A year ago today, I lost my Grandma Austin. I'm still healing, but writing this helps...
One night when I was home Thanksgiving week, my Dad busted out the “Austin history book” he had compiled. For years he has been collecting family photos and organizing books for my Grandma- so she would have something to look at and help her remember. Last thanksgiving when we went to see her, the last time before she passed, we sat and poured over the volumes from my grandparent’s early years. The history book, however, is filled with documents and letters and this kinds of things that don’t belong in a photo album.
We read through birth, marriage, and death certificates of three generations of ancestors. There were property titles and love letters, clippings from news articles and my Grandpa’s Michigan State master’s degree. There was a family tree tracing back to Augustus Austin who lived “somewhere in Connecticut” in the later 1700’s.
But the thing I loved most in that book: a paper my Grandma wrote when she was in high school. It was an autobiography of her life. She was fifteen when she wrote it, so it must have been before she met my Grandpa. I was struck by how grown up she sounded. I guess back then, 15 was a lot older than it is now. She talked about her younger years and the various pets she had. She talked about her Auntie who had helped raise her. But mostly she talked about travel.
My Great-Grandparents were fairly wealthy for their time, and they loved to travel. At age fifteen, my grandmother had been all over the country: Baltimore, Washington DC, Niagara Falls, the World’s Fair in New York, and twice to the fair in Chicago. She also wrote about the places she wanted to visit. When I saw what was on the of her list my heart stopped for a minute. The place she wanted to visit most in all the world? Egypt.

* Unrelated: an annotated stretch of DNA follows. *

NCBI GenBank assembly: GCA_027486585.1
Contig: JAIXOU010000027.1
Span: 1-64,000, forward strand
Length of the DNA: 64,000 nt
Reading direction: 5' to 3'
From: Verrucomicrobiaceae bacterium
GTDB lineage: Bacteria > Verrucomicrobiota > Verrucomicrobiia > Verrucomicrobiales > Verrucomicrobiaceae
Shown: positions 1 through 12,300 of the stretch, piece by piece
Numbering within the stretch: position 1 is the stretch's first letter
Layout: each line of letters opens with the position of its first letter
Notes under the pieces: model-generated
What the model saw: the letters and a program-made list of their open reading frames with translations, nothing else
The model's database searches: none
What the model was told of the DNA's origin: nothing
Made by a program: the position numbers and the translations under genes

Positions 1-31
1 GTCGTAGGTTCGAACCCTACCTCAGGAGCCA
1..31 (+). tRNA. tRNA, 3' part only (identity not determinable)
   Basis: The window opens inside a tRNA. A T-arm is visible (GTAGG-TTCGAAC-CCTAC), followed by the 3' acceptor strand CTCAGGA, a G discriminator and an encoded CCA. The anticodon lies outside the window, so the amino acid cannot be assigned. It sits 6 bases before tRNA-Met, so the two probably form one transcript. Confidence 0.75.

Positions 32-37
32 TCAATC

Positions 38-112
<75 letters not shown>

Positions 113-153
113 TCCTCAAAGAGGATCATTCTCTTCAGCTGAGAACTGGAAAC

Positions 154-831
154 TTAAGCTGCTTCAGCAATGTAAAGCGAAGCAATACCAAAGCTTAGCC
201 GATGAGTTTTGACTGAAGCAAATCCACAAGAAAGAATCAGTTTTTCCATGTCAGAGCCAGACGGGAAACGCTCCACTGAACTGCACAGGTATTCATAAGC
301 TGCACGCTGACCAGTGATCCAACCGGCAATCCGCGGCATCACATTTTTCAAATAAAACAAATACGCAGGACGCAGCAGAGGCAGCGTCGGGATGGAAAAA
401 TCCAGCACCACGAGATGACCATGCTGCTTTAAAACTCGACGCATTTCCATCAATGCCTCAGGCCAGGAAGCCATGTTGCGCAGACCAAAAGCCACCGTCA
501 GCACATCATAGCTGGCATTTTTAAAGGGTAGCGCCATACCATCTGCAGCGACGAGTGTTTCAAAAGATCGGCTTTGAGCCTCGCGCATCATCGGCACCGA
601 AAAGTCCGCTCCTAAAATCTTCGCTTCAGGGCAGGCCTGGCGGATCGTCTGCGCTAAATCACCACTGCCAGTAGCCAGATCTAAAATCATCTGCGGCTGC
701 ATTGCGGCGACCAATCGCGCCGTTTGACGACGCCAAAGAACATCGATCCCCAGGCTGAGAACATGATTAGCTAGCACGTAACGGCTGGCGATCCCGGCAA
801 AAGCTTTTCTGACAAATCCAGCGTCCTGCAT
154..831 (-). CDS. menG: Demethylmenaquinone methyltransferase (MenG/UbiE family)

I don’t know if I’ve blogged about it here before, but I have a fascination with Egypt and it religious, cultural, and architectural history. It started when I was in 4th grade. I read an article in national geographic about King Tutankhamen and I. was. hooked. Right then I changed my mind and decided that instead of being a paleontologist who dug up dinosaurs… I wanted to be an Egyptologist and dig up mummies, climb pyramids, and decipher hieroglyphics.
Over the next few years, I became obsessed with all things Egypt. I wrote no less than 3 research papers on the pyramids of Giza, read books and encyclopedias, and even taught myself how to write English words in hieroglyph sounds. [I know- nerd alert] When I was applying for college, I desperately wanted to go to the University of Chicago. Dad wouldn’t spring for that kind of tuition, so I applied for the program at the University of Michigan instead. I justified it as “if I have to go to a school I hate, at least I can go for something I love”. Obviously that didn’t pan out and I ended up at Michigan State taking a different path in life. But to this day, my favorite book series of all time is about a fictional Egyptologist, her family, and their adventures in Egypt.
Seeing, in my Grandma’s own handwriting, that she wanted “to climb the pyramids and float down the Nile”, was like an eerie sense of déjà-vu. Don’t mistake me, I love that I’ve discovered yet another thing that my Grandmother and I had in common. But it’s a little freaky to see something on paper, written half a century ago, that could have come straight from your own mouth. The baking, I knew we both loved- she was the one who taught me how. It took me a while to make the connection about photography, but then again it took me a while to realize myself how much I love it. The fact that the place she most wanted to visit was Egypt? I feel like it gives us another great connection. It makes me sad that I never knew these things while she was alive, but finding them out is a way to carry her with me.
Someday, I will go to Egypt. I will sail down the Nile river, and climb that pyramid. And Grandma will be with me, in my heart.